CENTRUM is located on Jonas Risvig’s YouTube channel which also contains ‘Digital+Social’ masterclasses targeting adolescents where Risvig interviews established actors or talents about their craft. As an example, one masterclass has Risvig talking to Danish actor Pilou Asbæk (from Game of Thrones) about his current international production being shut down because of COVID-19 and his way of approaching acting on many different levels. As the text accompanying the masterclass states, one might as well use the time spent at home during lockdown “constructively and creatively”. Sharing knowledge and tools for creating engaging fiction is one way of doing this based on the message: Stay at home and be creative.
A wake-up call for the industry
While the no-budget set-up of CENTRUM is not an example of an attractive business model for the industry, the series has already attracted attention and led to production companies and broadcasters checking in to hear if they could be involved. Risvig hopes that the series can be a wake-up call for an industry dominated by “white meeting rooms with men in suits” who always want ‘proof of concept’ before commissioning anything and for a TV landscape where strong fiction is needed to compete with the abundance of reality TV shows. He describes how he used to think that he needed a big budget to make anything. Now he argues that, basically, all you need is a camera and some friends.
However, you have to accept the fact that producing in this way means working with what he describes as “80% intensity”. You can’t have a polished result. Shooting two episodes a week under the CENTRUM conditions calls for making fast decisions and letting material go even though you might want to correct certain things or details. The value in this is that the material has the mark of being authentic, intensive and current. Risvig argues that this makes it more relatable for young audiences than many other more ‘perfect’ productions.
You have to know that you don’t know anything
Asked about his three main pieces of advice in terms of creating content for children and young audiences, Risvig argues that first of all you have to realize that you don’t know anything and question everything. As an example, he used to think that young people called each other a lot, but they never do, therefore no one speaks on the phone in CENTRUM. Secondly, one has to remember that being young is not necessarily fun. Adults are often trying to make fun of young people or create something funny, but being 15 is being in the eye of a hurricane and one has to take that dead serious. Lastly, one has to be able to let go of one’s authority, try to ignore one’s ego and be ready to play ball with other people. Making television for children and young audiences is a team sport rather than an individual endeavor and one has to always keep that in mind.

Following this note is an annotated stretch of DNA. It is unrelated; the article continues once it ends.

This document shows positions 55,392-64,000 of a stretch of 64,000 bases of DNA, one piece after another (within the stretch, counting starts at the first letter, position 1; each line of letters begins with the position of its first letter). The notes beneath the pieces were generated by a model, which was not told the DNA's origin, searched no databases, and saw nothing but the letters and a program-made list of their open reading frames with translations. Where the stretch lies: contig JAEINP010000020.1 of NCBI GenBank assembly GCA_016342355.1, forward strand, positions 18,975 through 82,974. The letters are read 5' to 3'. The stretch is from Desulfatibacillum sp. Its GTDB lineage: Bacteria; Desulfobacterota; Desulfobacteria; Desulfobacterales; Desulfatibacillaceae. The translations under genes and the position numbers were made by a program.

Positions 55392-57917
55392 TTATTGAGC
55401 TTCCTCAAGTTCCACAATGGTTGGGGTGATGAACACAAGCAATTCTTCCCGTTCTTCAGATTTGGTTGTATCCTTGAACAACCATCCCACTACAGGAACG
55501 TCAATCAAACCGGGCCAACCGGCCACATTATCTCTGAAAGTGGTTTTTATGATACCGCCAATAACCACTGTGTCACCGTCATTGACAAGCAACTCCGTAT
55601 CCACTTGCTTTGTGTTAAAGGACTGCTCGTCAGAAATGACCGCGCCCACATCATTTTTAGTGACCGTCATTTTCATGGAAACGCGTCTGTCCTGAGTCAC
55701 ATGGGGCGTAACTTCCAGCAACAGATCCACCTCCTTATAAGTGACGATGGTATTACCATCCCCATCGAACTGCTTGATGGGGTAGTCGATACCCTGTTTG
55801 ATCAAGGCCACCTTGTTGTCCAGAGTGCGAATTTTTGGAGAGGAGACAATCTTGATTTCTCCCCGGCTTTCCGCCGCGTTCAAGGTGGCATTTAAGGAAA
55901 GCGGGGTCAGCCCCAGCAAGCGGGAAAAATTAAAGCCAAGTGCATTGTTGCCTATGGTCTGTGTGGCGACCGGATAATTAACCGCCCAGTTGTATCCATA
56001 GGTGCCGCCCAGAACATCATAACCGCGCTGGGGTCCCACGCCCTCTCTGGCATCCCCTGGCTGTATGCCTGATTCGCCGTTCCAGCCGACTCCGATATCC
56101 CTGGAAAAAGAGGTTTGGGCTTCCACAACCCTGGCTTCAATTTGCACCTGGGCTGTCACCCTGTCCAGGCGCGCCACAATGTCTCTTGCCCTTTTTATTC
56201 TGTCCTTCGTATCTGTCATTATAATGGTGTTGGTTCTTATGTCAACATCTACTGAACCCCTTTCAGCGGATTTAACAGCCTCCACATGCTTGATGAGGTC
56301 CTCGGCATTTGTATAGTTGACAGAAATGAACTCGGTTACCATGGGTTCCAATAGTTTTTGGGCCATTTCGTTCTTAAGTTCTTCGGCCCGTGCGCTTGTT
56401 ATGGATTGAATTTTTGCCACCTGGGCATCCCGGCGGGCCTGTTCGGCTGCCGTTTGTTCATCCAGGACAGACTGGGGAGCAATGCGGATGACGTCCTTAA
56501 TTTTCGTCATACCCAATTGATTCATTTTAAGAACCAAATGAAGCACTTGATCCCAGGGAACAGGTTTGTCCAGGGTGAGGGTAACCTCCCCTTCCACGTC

In terms of challenges related to production, Risvig describes the hardships of trying to communicate clearly to the intended 14-17-year-old audience that this series is made for them and not their parents. It’s a major problem that adults often pick up on new trends and invade the platforms for children and young audiences which the target audience definitely doesn’t appreciate. Just as SKAM turned out to have a much wider appeal than the intended 16-year-old girls, CENTRUM currently has a diverse audience on the YouTube channel. It’s a challenge to frame the series so that its main audience still feels that the series and its space is theirs.
This blog might not be helpful in this regard … but hopefully, as scholars rather than parents, we can justify disturbing the children and youth space and spying on successful content and new production strategies to see what can be learned, in the Danish context as well as in an international and comparative context.
Thank you to Jonas Risvig for finding the time to talk to the RYA project and reading this blog about CENTRUM in an incredibly busy time.
Katrine Bouschinger Christensen is PhD fellow in the Section of Film Studies and Creative Media Industries at the University of Copenhagen with a thesis on producing serial drama and online fiction for children and young audiences as part of the RYA research project.
Eva Novrup Redvall is Associate Professor at the University of Copenhagen where she is head of the Section for Film Studies and Creative Media Industries and principal investigator of the RYA research project.